Spring finds the Western Dogwood (Cornus nuttallii) brightened with a mass of white blooms; late summer festoons it with bunches of brilliant red berries and winter - though this season finds it stripped of its foliage, flowers and fruit by which it is so easily recognized - identifies it with characters nearly as conspicuous for ready identification. The leaves of the Dogwood are opposite upon the branches. So the leaf scars must also be opposite and in that respect it differs from those trees and shrubs described in the last issue of "Nature Notes". In addition, these leaf scars are raised during the first winter, at least, later falling or sluffing off from the branches. Pull a Dogwood twig from one of these trees and press these raised leaf scars with your thumb nail - they can be easily stripped from the branch. In the accompanying sketch the raised leaf scars are shown. Likewise the markings of past leaf scars are indicated lower on the branch and you will notice, too, that the stipule scars join to encircle the twig. Note also the buds; how they are stalked and enclosed by two valvate scales.
And if you are puzzled over what a "valvate" scale is observe the buds of the Maple, also sketched on this page. Presenting quite a different appearance the bud scales of the Maple overlap one another like the shingles on a roof.
The Maple also has opposite leaves and opposite leaf scars, but you will notice that the stipule scars are absent. The leaf scars are U-shaped and are possessed, generally, of three markings indicative of the position of the vascular bundles which conveyed nutriment from the body of the tree to the leaves during the spring and summer.
One of the most common shrubs in Mt. Rainier National Park is the White Rhododendron, relative of our own state flower which is so famous - and justly so, for is rich beauty. The White Rhododendron is not as conspicuous as its more favored relative in the matter of floral beauty however though eagerly sought after as a means of outdoor beautification about Park homes -- for not plant is permitted in this area that is not native to the region. The leaf scars are alternate and shield shaped with one vascular bundle trace and the buds are small. Often one finds numerous buds clustered near the upper portion of the previous season's growth and this accounts for the cluster of new branches at the beginning of each growth season. But one may readily identify this shrub even at this season when the snow lies deep over the mountainsides by the five valved capsules that often persist upon the branches.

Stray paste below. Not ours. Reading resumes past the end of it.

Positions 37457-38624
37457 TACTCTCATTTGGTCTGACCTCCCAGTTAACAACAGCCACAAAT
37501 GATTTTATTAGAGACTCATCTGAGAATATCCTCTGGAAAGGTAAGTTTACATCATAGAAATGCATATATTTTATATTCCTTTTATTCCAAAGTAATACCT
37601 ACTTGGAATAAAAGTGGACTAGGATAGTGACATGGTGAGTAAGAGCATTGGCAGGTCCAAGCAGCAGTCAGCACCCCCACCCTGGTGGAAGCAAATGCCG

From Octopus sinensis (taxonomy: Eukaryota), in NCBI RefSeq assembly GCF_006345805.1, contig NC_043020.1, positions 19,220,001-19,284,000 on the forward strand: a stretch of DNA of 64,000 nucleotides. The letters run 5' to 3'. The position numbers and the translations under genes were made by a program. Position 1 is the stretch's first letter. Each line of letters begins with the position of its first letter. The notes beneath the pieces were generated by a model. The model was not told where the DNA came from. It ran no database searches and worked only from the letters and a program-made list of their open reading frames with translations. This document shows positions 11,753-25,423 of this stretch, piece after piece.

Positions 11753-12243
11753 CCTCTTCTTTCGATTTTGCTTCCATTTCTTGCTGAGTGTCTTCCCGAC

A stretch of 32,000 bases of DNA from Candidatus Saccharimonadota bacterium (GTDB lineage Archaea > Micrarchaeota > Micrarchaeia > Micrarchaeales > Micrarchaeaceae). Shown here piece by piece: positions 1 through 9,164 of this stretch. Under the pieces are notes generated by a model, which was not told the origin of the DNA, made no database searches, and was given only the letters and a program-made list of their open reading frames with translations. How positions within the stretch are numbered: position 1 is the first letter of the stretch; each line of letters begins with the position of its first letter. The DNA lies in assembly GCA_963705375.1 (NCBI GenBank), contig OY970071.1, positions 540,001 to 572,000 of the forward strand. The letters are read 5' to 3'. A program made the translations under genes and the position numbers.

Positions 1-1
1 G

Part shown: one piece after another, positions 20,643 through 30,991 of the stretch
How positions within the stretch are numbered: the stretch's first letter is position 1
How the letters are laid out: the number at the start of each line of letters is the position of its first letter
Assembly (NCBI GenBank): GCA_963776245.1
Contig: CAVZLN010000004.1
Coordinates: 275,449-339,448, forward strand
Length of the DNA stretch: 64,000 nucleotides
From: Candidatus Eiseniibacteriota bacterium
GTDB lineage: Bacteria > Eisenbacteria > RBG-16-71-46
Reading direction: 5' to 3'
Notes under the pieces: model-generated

Mountain Ash really is a misnomer for this well known shrub of the park - other species of which attain tree size at lower altitudes where the climate is less rigorous - is a member of the rose or apple family. This shrub is conspicuous because of its clusters of red or orange berries in the late summer and early fall but it may be readily recognized during the winter and early spring by characters of the season. One thing that is striking is the presence of large lenticels in the bark of the twigs. The leaf scars are alternate, crescent shaped and raised and there are no stipule scars. The buds are quite large - particularly the terminal bud - and are protected by several overlapping scales.
Most anyone in the Pacific Northwest is acquainted with the Hazelbush which is so abundant here. It, too, may be recognized easily if one knows what to look for in the way of good characters. The slender, zig-zag twigs are possessed of small roundish buds enclosed by numerous overlapping scales. The leaf scars are alternate and the stipule scars are elongated. One may also see the ashen catkins - particularly at certain seasons - hanging from the branches which serves as a ready means of identification too.
Your trees and shrubs - those in your local woodlands, in your city parks or along your streets - can be as interesting during the winter as they are in the more favored summer season if you will but take the time to get acquainted with them. Try it and see for yourself!
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